Seats are upholstered in Nuance leather, and the standard cassette/CD stereo includes Radio Data System (RDS) technology. Standard equipment includes GM’s OnStar communication system, dual-zone climate control, an eight-way power driver’s seat and a theft-deterrent system. Options include heated front seats; a split, folding rear seat; a sunroof; and a Bose premium sound system with a cassette player, CD changer and CD-ROM navigation. An XM Satellite Radio is available in models equipped with the Bose stereo and navigation system. Trunk capacity measures 12.8 cubic feet.

Under the Hood
A 220-horsepower, 3.2-liter V-6 engine develops 220 pounds-feet of torque and teams with either a five-speed-automatic transmission or a Getrag five-speed-manual gearbox — the same transmissions used in the BMW 5 Series and X5. A selector button for the automatic permits the selection of Sport, Winter and Economy modes, but no shift gate is included. Shifting patterns adapt to driving conditions and the driver’s style. Engine braking in all five gears is supposed to give the automatic the same sporty feel as a manual transmission that’s downshifting. Cadillac claims that the stick-shift rear-drive CTS can accelerate from zero to 60 mph in less than 7 seconds.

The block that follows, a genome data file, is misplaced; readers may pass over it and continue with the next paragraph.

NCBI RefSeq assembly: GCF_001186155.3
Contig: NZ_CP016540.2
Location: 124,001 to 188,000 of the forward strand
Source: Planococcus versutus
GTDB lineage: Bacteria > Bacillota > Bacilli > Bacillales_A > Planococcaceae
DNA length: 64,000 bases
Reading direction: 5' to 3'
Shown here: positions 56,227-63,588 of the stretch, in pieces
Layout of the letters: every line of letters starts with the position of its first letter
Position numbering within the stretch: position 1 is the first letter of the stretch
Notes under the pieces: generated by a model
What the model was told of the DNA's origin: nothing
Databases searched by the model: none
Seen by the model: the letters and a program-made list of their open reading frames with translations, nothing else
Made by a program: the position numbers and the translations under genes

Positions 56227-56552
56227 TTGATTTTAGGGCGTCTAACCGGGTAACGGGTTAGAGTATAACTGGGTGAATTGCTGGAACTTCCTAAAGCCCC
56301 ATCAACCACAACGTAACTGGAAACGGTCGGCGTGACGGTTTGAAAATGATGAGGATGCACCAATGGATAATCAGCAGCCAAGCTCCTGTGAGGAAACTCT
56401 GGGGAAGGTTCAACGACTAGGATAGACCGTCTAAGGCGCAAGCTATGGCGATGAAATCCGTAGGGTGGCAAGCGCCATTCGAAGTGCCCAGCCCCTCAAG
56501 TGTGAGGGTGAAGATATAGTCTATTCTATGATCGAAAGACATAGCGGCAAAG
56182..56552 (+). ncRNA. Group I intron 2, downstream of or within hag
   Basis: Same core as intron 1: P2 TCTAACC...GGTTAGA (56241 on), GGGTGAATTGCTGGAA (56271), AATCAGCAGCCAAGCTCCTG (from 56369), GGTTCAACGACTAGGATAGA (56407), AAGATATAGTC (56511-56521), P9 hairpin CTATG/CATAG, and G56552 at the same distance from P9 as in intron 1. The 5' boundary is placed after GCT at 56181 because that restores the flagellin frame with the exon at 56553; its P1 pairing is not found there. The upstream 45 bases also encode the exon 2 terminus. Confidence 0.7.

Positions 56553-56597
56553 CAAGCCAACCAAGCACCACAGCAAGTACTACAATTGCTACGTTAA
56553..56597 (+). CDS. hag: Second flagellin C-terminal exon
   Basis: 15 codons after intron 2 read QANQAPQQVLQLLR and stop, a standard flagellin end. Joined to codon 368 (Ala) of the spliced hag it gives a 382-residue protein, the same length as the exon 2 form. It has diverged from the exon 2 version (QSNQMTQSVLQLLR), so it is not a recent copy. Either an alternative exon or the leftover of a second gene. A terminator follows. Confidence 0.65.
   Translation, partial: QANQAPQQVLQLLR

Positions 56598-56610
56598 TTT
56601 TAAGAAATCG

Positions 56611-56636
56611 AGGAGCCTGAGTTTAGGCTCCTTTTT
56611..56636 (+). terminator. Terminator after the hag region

Safety
Six airbags are installed: dual-stage front airbags, seat-mounted side-thorax airbags and roof-mounted side curtain-type airbags. Antilock brakes, all-speed traction control and LATCH child-safety seat tethers are standard. StabiliTrak is also standard on the Sport model and can be switched off if desired.

Driving Impressions
The controversial CTS’s styling might be considered either alluring or alarming, but there’s less to argue about when it comes to this Cadillac’s excellent driving characteristics. Energetic throttle response is accompanied by a smooth-shifting automatic transmission that yields quick, clipped gear changes. The sedan runs fairly quietly and emits a bit of a snarl when accelerating hard. Engine sounds aren’t as isolated as they are in most Cadillacs. Traction control springs into action readily on wet pavement, accompanied by a warning that appears in the central driver information center.

For the most part, drivers can expect the feel of a European sport sedan, but the CTS isn’t quite as refined as an Audi or BMW. The CTS is stable on the highway and easy to drive around town, and it isn’t as big as it seems from behind the wheel. Steering response is on the sporty side, demanding just the right amount of effort in corners and curves.

The controls are somewhat unorthodox, which may please some drivers but irritate others. The driver’s seat is exceptionally comfortable and adequately supportive, and it has a long bottom — a characteristic that’s lacking in many of today’s models. Headroom, elbowroom and legroom are abundant up front, despite the wide center console that creates a pair of seemingly narrow compartments for occupant’s legs.

 
Reported by Jim Flammang  for cars.com
From the cars.com 2003 Buying Guide
Posted on 1/24/03

    Expert Reviews 1 of 11